This tutorial will help you test the mass airflow (MAF) sensor on the 1991-1994 3.0L V6 Ford Ranger.
All four MAF sensor tests detailed in this tutorial are performed using a multimeter, no scan tool is required.
Your test results will quickly help you to determine if the MAF sensor is good or bad.
Contents of this tutorial:
- Symptoms Of A Bad MAF Sensor.
- MAF Sensor Circuit Descriptions.
- TEST 1: Making Sure The MAF Sensor Is Getting Power.
- TEST 2: Making Sure The MAF Sensor Is Getting Chassis Ground.
- TEST 3: Making Sure The MAF Sensor Is Getting Ground (PCM).
- TEST 4: Testing The MAF Signal.
- More 3.0L Ford Ranger Tutorials.
You can find this tutorial in Spanish here: Cómo Probar El Sensor MAF (1991-1994 3.0L V6 Ford Ranger) (at: autotecnico-online.com).
APPLIES TO: This tutorial applies to the following vehicles:
- 3.0L V6 Ford Ranger: 1991, 1992, 1993, 1994.
- 3.0L V6 Mazda B3000: 1994.
NOTE: The following tutorials will help you test the MAF sensor on the 1995-2001 3.0L Ford Ranger:
- How To Test The MAF Sensor (1995-1997 3.0L V6 Ford Ranger).
- How To Test The MAF Sensor (1998-2001 3.0L V6 Ford Ranger).
Symptoms Of A Bad MAF Sensor
The MAF sensor is monitored by the fuel injection computer when the engine is running.
If the MAF sensor fails, the fuel injection computer will register a MAF sensor diagnostic trouble code.
You'll see one of the following diagnostic trouble codes when the check engine light comes on:
- Code 26: MAF Out Of Self-Test Range.
- Code 56: MAF Circuit Above Maximum Voltage.
- Code 66: MAF Circuit Below Minimum Voltage.
- Code 157: MAF Circuit Below Minimum Voltage.
- Code 158: MAF Circuit Above Maximum Voltage.
- Code 159: MAF Out Of Self-Test Range.
A bad MAF sensor will also cause engine performance issues. The following list, although not exhaustive, includes the most common symptoms you'll see:
- MAF sensor malfunction that DOES NOT light up the check engine light (CEL).
- Lean or rich air-fuel mixture diagnostic trouble code.
- Fuel trim diagnostic trouble code.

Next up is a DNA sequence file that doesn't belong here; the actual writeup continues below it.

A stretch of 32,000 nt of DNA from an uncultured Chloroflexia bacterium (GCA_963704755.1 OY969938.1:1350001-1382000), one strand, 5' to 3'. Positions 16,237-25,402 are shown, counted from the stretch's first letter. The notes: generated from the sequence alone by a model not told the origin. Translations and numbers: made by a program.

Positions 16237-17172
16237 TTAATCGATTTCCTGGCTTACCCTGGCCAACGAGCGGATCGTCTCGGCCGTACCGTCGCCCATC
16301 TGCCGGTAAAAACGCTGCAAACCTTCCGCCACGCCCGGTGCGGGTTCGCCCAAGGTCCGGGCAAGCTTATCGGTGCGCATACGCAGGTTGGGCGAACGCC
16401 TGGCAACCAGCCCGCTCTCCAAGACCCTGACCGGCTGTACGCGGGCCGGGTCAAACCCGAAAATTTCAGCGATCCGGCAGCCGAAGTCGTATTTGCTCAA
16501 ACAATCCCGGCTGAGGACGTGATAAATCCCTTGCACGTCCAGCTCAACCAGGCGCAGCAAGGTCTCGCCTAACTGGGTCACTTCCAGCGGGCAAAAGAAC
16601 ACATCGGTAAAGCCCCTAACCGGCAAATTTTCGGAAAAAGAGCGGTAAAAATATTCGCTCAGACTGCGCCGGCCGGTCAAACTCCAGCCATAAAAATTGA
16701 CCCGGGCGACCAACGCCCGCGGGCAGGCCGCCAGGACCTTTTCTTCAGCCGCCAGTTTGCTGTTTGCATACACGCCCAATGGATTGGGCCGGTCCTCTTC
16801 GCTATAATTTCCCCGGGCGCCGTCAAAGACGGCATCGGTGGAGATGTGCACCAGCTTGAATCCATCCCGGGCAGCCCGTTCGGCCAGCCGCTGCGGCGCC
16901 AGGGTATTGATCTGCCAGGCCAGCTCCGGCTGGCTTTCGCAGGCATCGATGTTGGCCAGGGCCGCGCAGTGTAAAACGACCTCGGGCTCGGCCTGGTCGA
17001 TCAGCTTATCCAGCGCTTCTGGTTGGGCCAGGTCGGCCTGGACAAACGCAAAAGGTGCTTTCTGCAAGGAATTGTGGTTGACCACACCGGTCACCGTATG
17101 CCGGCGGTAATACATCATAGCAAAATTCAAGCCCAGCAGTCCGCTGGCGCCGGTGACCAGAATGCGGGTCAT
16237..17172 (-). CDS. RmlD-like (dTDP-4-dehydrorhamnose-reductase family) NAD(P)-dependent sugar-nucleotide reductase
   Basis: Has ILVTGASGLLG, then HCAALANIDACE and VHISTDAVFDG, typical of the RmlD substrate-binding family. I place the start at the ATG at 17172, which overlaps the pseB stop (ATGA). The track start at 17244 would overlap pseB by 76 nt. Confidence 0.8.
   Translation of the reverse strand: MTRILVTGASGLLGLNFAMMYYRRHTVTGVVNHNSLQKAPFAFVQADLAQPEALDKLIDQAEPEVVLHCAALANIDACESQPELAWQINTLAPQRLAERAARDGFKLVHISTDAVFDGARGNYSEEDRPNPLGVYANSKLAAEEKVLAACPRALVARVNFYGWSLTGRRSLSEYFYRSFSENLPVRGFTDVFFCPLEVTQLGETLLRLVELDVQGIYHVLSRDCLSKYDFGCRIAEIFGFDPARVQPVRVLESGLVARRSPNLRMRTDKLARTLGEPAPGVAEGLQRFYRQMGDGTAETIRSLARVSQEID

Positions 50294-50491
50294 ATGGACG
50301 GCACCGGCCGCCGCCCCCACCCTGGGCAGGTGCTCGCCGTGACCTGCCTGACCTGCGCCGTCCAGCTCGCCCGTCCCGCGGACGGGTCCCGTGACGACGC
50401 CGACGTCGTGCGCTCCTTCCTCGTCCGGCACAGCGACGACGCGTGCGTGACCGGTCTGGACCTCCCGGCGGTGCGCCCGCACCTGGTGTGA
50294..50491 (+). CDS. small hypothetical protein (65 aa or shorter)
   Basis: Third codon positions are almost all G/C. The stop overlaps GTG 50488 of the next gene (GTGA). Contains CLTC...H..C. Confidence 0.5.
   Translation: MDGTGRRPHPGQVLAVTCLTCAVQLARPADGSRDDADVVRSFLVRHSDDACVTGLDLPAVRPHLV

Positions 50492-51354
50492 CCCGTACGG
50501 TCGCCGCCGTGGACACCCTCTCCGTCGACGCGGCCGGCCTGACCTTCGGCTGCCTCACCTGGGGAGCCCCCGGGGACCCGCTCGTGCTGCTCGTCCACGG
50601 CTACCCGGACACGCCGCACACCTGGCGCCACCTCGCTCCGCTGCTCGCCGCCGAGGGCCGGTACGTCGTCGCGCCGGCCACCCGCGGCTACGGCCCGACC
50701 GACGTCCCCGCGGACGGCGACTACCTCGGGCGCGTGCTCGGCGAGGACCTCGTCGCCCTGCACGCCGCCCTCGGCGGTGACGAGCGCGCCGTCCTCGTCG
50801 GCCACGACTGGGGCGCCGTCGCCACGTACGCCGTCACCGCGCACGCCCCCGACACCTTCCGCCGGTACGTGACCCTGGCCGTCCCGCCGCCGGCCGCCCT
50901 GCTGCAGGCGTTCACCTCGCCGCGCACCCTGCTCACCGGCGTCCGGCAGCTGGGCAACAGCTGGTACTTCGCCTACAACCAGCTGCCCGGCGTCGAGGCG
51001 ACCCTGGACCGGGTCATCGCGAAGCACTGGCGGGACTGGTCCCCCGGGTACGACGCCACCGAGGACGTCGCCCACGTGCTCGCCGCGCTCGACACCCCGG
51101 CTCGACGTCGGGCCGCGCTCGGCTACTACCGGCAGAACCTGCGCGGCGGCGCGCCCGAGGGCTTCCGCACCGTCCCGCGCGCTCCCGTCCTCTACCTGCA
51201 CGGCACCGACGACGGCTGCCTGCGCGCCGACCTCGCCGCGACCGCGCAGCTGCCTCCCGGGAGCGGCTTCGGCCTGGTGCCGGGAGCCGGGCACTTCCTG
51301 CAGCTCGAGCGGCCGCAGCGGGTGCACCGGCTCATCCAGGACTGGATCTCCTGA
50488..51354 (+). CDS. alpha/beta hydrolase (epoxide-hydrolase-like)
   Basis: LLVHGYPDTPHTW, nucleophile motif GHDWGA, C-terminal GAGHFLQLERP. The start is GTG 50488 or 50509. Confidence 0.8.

- Lack of power when accelerating the engine under load.
- Black smoke coming from the tail-pipe.
- Bad gas mileage.
- Engine idles rough and stalls.
MAF Sensor Circuit Descriptions
MAF sensor connector illustration 1 of 2 belongs to the 1992-1994 3.0L Ford Ranger.
MAF sensor connector illustration 2 of 2 belongs to the 1991 3.0L Ford Ranger.
Both connectors have four wires and the following table has a brief description of each wire's function:
|D||Light blue with red stripe (LT BLU/RED)||MAF Signal|
|C||Tan with light blue stripe (TAN/LT BLU)||Ground (provided by PCM)|
|B||Black with white stripe (BLK/WHT)||Chassis Ground|
|A||Red (RED)||12 Volts|
TEST 1: Making Sure The MAF Sensor Is Getting Power
The MAF sensor requires 12 Volts to operate, which are supplied by the red (RED) wire of the MAF sensor 4-wire connector.
The RED wire connects to the terminal marked with the letter A in the illustrations above.
For our first MAF sensor test, we'll check for 12 Volts on the red wire with a voltage test performed with a multimeter.
NOTE: Testing the terminal from the front of the connector is not possible with multimeter test leads. To perform this test, you'll need to use a back probe on the connector or a wire piercing probe on the wire. You can see an example of this tool here: Wire Piercing Probe Review (Power Probe PWPPPPP01).
These are the test steps:
Disconnect the MAF sensor from its electrical connector.
Place your multimeter in Volts DC mode.
Connect the red multimeter test lead to the RED wire of the MAF sensor connector.
The RED wire connects to the terminal labeled with the letter A in the illustration above.
Connect the black multimeter test lead probe the battery negative (-) terminal.
Turn the key ON but don't crank or start the engine.
You should see 10 to 12 Volts on the multimeter.
Let's interpret your test result:
CASE 1: The RED wire is supplying 10 to 12 Volts. This is the correct result.
The next step is to make sure the MAF sensor is receiving chassis Ground from the black with white stripe wire. Go to: TEST 2: Making Sure The MAF Sensor Is Getting Chassis Ground.
CASE 2: The RED wire IS NOT supplying 10 to 12 Volts. Without these 12 Volts the MAF sensor will not function.
This test result tells you that the MAF sensor itself is not faulty. Your next step is to find out why these 12 Volts are missing and restore them.